On San Diego’s busiest streets, parking control officers routinely chalk your tires and return an hour or two later.
If your car or truck is still there, they’ll leave you a ticket for exceeding the maximum time at the meter.
But a federal appeals court now says a Michigan police department violated a motorist’s constitutional protection against search and seizure when they chalked her tires.
In a unanimous decision, three justices of the 6th Circuit Court of Appeals said the city of Saginaw, Michigan violated Alison Taylor’s “right against unreasonable searches by placing chalk marks on her tires without her consent or a valid search warrant.”
The justices reasoned that because a vehicle is legally parked when it’s chalked, authorities cannot assume you’ve done anything wrong, and thus cannot trespass on your property.
San Diego attorney and legal analyst Dan Eaton said the appeals court’s decision is based in part of its conclusion that parking meter tickets in Saginaw are written only to generate income for government, not to protect or safeguard the public in its authority as a “community caretaker.”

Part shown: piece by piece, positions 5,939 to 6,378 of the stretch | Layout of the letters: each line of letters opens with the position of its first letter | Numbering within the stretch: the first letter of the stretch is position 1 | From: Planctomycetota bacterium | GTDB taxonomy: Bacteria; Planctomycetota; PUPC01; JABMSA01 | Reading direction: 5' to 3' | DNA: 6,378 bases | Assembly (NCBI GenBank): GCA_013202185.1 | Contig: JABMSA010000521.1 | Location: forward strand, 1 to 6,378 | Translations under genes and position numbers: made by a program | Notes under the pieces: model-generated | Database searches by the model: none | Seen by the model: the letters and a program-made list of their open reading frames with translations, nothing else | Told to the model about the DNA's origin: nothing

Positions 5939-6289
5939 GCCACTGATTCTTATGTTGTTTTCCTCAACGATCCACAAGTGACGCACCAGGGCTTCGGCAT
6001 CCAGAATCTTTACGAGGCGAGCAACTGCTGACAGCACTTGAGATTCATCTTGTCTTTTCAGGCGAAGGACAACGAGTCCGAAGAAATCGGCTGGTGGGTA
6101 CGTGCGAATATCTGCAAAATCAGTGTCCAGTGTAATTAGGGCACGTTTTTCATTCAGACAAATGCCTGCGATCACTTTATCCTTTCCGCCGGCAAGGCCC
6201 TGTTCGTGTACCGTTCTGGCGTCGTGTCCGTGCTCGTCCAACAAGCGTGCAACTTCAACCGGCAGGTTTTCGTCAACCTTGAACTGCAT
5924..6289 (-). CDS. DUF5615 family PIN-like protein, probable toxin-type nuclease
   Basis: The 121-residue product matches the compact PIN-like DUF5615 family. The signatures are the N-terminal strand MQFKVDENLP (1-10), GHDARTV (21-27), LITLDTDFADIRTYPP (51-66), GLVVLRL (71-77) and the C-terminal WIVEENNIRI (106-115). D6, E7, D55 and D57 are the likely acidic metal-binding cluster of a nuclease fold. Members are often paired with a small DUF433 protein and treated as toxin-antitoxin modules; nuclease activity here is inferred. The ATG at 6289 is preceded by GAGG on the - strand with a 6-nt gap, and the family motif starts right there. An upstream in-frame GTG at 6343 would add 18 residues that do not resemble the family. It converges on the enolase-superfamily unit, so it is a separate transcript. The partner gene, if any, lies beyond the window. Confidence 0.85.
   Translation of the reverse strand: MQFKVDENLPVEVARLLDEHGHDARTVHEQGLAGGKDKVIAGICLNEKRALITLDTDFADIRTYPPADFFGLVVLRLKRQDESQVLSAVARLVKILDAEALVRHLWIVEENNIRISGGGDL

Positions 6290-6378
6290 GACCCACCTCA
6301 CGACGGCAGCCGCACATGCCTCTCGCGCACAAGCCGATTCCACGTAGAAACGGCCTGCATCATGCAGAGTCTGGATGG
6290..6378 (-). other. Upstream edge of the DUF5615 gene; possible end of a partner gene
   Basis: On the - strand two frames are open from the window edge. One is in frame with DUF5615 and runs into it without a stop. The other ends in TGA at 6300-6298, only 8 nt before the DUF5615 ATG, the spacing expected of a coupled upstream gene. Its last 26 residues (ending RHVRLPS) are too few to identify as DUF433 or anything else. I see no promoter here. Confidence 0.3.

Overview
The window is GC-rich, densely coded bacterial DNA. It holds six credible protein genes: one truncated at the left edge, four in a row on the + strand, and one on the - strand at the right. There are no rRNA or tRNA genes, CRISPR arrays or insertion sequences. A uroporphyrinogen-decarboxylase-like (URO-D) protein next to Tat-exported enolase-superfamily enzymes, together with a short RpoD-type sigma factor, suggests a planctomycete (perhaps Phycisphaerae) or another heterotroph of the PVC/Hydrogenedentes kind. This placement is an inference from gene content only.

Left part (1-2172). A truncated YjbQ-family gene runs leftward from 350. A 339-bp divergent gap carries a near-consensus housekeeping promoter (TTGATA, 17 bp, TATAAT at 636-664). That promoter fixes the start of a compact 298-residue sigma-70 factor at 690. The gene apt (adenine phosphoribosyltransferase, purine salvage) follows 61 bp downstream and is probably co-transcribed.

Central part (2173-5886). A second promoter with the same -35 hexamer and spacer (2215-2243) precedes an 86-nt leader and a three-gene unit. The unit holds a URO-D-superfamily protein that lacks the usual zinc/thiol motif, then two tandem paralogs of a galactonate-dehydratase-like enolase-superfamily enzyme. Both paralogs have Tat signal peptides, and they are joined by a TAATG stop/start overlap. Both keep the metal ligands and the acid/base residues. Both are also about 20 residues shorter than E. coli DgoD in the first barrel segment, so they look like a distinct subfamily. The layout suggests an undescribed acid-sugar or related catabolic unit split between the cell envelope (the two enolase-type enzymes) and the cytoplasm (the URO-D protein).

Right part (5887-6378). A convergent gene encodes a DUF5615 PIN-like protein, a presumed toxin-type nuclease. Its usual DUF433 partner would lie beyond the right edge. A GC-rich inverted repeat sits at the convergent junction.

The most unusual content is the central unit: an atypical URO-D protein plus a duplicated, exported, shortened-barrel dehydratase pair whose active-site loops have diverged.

Eaton predicts vehicle owners in San Diego and across the country will now mount similar legal challenges to their parking meter tickets.
The 6th District Court’s ruling applies to just four states in that district. Eaton told NBC 7 it’s possible other district courts will reach a different conclusion.
So this dispute over the Fourth Amendment’s protections against illegal search and seizure could eventually be decided by the nation’s highest court.
“That’s the kind of thing that gets the United States Supreme Court’s attention,” Eaton said of the possible divergence of district court rulings. “Because the law of the Fourth Amendment should not mean one thing in Saginaw, Michigan and another thing in San Diego, California.”